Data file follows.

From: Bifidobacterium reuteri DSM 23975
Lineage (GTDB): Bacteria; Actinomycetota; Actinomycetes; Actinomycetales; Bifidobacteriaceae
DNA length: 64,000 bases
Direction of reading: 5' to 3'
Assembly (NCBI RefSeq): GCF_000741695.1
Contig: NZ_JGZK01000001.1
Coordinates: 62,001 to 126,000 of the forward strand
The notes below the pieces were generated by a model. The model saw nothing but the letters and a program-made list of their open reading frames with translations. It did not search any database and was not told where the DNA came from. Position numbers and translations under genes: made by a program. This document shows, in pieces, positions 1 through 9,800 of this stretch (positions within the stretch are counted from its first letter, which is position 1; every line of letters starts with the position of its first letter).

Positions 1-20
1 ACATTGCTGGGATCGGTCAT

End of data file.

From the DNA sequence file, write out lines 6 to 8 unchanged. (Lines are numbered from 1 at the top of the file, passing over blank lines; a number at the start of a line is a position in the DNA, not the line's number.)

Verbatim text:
Contig: NZ_JGZK01000001.1
Coordinates: 62,001 to 126,000 of the forward strand
The notes below the pieces were generated by a model. The model saw nothing but the letters and a program-made list of their open reading frames with translations. It did not search any database and was not told where the DNA came from. Position numbers and translations under genes: made by a program. This document shows, in pieces, positions 1 through 9,800 of this stretch (positions within the stretch are counted from its first letter, which is position 1; every line of letters starts with the position of its first letter).